Joe Posnanski on Tony Gwynn, the artist

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Since the sad news of Tony Gwynn’s passing came down this morning, we have heard countless tidbits and anecdotes about his brilliance as a hitter. If you’re like me, you can’t get enough of them. Joe Posnanski wrote about Gwynn’s legacy and artistry in his latest piece for NBCSports.com:

See, for most Major League hitters – even the best of hitters – hitting is some brew of instinct and technique and muscle memory and something unspoken. It’s a physical act and it’s a mental act, but it isn’t generally an application of imagination. The cliché is irrepressible, you’ve heard it a million times: Nothing in sports is as difficult as hitting a baseball. The greatest hitters have reduced the difficulty to platitudes because, well, you don’t talk about batting. You DO it.

“See the ball, hit the ball,” Tony Perez used to say.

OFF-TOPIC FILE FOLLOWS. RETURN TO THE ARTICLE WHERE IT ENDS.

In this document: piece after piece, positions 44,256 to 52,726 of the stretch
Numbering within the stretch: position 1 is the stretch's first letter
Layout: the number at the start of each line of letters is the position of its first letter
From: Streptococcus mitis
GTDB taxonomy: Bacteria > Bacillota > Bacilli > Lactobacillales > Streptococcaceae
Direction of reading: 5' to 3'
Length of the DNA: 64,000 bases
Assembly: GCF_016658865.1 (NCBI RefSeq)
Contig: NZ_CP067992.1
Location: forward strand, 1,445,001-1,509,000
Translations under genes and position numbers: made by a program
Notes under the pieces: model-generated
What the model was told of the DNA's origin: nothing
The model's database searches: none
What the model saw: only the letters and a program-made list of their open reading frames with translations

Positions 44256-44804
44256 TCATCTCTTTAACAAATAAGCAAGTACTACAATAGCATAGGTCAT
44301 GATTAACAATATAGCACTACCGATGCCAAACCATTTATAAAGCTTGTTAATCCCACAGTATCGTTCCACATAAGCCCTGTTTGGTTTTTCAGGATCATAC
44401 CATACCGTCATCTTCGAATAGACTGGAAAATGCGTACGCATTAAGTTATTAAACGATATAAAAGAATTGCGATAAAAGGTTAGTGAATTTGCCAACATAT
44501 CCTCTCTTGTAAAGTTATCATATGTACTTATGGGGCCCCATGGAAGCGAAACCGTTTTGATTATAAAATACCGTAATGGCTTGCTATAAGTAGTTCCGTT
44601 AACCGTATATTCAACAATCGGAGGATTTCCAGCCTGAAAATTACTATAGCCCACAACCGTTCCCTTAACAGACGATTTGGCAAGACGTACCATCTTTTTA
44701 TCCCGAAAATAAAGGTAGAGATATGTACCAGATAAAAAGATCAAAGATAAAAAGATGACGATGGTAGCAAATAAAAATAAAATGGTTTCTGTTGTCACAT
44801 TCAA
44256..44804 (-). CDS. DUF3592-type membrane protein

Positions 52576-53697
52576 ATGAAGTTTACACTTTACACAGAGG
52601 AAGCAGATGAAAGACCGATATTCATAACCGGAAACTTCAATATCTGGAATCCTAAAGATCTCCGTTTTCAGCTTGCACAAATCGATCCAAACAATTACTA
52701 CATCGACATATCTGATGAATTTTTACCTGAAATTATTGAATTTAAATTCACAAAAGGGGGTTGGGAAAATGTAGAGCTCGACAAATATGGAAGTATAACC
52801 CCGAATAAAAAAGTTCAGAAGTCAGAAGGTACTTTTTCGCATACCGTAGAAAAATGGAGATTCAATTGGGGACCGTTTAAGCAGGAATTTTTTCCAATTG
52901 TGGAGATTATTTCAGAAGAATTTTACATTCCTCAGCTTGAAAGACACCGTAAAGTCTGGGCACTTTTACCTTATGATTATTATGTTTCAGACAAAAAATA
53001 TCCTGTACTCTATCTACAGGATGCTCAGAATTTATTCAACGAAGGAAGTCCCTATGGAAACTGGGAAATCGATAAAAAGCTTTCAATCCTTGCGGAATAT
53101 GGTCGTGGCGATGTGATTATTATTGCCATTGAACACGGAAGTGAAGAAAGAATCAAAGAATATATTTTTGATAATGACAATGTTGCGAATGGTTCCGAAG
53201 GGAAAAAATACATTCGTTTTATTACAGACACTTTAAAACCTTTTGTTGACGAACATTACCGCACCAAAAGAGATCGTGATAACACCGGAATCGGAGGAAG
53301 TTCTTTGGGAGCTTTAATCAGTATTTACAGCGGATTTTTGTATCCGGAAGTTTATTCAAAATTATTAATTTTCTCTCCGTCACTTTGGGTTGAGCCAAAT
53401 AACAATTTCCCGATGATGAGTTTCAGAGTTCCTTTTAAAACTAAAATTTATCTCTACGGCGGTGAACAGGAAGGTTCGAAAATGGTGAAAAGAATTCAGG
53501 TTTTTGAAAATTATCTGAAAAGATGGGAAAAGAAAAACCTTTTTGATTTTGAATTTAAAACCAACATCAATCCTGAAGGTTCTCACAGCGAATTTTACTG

“Empty your mind,” George Brett used to say.

“You can’t think and hit at the same time,” Yogi Berra used to say.

Gwynn did, though He thought and hit at the same time. He would not empty his mind. He did not only see the ball (and hit it), he would see the pitcher preparation, see the smallest hitch or twist in his delivery, see the openings in the defense, see the ball release from the pitcher’s hand, see the way the baseball turned, see angles and lines and geometric shapes like parabolas. I once asked him how closely he noticed the defensive alignment. “If the second baseman was one inch more to the left or right,” he told me, “I knew.”

It’s a wonderful tribute. Make sure to set aside a few moments and read it.

Remembering the great Tony Gwynn